Censuring Gen Tumwine Hangs in Balance as MPs Shun Appending Signatures

Security Minister, Gen Elly Tumwine appearing before the Parliament committee recently

A section of legislators have expressed disappointment that their colleagues have shied away from the move to censure the Minister of Security, Gen. Elly Tumwine.

Last week, Parliament passed a motion calling for censure of the Minister of Security, Gen. Elly Tumwine over continuously holding Parliament in contempt.

The motion was moved by Butambala County Member of Parliament, Muwanga Kivumba and was seconded by several members of the house.

Parliament kicked off the process of censuring the Minister by collecting signatures required by the Constitution and the Rules of Procedure to have a Minister censured.

According to Article 118 of the Constitution, Parliament may by resolution supported by more than half of all members of Parliament, pass a vote of censure against a Minister on the grounds of; abuse of office or willful violation of the oath of allegiance or oath of office; misconduct or misbehavior; physical or mental incapacity, namely, that he or she is incapable of performing the functions of his or her office by reason of physical or mental incapacity; mismanagement; or incompetence.

Parliament requires 150 MPs to sign to the censure motion for it to return to the House for debate. It is reported that so far, less that 20 MPs have signed yet the process must end on Thursday February 20, 2020.

Now, MPs including Lwemiyaga County MP, Theodore Ssekikubo, Makindye West MP, Allan Ssewanyana, Buyaga West MP, Barnabas Tinkasimire, Manjiya County MP, John Baptist Nambeshe have registered their disappointment that the very members of the House that passed the motion to have Tumwine censured are not willing to finish the process.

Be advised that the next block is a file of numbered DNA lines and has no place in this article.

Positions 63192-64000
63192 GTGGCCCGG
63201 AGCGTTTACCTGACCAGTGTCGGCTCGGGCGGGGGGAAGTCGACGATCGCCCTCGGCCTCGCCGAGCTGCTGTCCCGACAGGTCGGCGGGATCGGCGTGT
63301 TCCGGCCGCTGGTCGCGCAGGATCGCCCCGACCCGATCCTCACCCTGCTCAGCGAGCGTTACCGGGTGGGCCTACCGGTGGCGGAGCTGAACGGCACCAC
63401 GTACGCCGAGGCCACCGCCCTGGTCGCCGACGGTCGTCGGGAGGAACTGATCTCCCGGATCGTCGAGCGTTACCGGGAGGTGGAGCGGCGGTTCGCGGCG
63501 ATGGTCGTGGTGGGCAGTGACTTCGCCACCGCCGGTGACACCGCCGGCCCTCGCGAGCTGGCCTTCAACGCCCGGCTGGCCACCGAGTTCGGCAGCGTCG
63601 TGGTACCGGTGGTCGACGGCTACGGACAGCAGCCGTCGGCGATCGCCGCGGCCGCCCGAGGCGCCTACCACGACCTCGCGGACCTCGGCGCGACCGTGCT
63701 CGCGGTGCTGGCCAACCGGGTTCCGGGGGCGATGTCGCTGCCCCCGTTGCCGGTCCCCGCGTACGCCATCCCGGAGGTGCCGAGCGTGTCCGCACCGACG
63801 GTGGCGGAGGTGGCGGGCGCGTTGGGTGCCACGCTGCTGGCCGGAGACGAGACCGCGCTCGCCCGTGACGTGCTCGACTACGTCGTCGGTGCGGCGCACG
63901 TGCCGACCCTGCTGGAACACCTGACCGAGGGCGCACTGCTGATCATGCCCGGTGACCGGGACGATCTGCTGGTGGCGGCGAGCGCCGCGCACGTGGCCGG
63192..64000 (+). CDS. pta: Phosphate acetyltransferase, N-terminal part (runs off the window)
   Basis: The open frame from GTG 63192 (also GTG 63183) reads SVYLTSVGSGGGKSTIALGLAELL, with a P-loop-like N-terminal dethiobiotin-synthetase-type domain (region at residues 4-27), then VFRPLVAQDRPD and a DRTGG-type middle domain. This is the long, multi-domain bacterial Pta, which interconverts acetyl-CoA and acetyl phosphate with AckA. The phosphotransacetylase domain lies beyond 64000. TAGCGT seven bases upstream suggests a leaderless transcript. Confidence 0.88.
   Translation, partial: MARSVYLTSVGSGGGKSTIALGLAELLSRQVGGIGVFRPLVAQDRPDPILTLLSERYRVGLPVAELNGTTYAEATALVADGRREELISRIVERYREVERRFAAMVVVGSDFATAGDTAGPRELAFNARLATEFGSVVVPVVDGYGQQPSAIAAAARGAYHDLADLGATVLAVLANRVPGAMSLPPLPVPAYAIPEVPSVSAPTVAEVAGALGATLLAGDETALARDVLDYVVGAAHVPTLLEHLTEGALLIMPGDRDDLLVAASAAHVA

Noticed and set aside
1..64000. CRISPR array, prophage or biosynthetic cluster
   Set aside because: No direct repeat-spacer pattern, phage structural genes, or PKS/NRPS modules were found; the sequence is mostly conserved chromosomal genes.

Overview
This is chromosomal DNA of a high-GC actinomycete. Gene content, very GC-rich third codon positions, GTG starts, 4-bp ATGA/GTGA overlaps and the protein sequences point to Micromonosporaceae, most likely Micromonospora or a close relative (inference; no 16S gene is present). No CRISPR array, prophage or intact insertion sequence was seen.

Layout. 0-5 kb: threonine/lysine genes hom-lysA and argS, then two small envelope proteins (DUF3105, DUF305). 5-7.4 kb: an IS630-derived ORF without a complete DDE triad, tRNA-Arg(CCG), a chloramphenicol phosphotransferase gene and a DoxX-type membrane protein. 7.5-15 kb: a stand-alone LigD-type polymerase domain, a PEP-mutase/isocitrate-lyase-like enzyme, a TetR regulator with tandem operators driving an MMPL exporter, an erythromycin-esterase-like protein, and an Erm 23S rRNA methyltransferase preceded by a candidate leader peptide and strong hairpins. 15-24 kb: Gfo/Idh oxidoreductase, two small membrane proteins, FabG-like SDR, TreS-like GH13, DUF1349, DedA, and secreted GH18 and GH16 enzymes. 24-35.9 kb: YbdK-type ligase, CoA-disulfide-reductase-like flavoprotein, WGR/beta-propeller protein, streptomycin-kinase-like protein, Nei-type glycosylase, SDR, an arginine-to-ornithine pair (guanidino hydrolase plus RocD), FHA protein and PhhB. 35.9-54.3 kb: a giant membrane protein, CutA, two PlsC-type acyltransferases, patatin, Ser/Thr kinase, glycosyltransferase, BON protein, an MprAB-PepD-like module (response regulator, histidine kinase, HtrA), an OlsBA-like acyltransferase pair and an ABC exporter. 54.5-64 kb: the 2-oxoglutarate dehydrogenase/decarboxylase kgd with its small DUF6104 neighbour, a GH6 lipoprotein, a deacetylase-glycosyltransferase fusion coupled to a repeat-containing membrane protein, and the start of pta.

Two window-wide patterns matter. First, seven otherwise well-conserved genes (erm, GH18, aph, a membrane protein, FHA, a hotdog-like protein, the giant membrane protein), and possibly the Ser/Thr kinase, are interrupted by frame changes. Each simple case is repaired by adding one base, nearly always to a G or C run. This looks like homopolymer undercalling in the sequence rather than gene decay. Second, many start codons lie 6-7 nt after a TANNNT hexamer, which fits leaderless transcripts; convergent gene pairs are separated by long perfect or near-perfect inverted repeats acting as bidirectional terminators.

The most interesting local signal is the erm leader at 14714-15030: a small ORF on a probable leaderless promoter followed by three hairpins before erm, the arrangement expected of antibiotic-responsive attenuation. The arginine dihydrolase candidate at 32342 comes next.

They wondered how even the members of the Human Rights Committee that recommended action to be taken against the Minister have shied away from implementing their recommendations.

“We are seeking signatures to back up a motion for the Minister to appear before Parliament and explain his actions as a gesture to show that we are fed up of perpetrators of human rights but it’s so disappointing that most of the MPs are shying away,” Ssekikubo said.

“We wonder why MPs are shunning the exercise yet it was their resolution. On the floor, they were up in arms and debating so passionately but they are now nowhere to be seen,” Ssekikubo noted.

He revealed that he understands that Tumwine has lent out money to a number of MPs which could be the reason why some are shying away.

MP Allan Ssewanyana advised members of the public to put pressure on their area representatives urging them to sign to the censure motion.

“At the end of the day, we shall be revealing to the country those members who shied away from a noble exercise aimed at fighting impunity and arrogance in the country,” Ssewanyana said.

Moses Kasibante said the censure motion comes as a test to Parliament on how far they can in implementing their resolutions.

“The real test is on us MPs representing our people, do we support arrogance imbedded in such people like Tumwine. Hon. Egunyu Nantume the Chairperson of the Human Rights committee would have been the first one to sign the censure but she is silent,” Kasibante noted.

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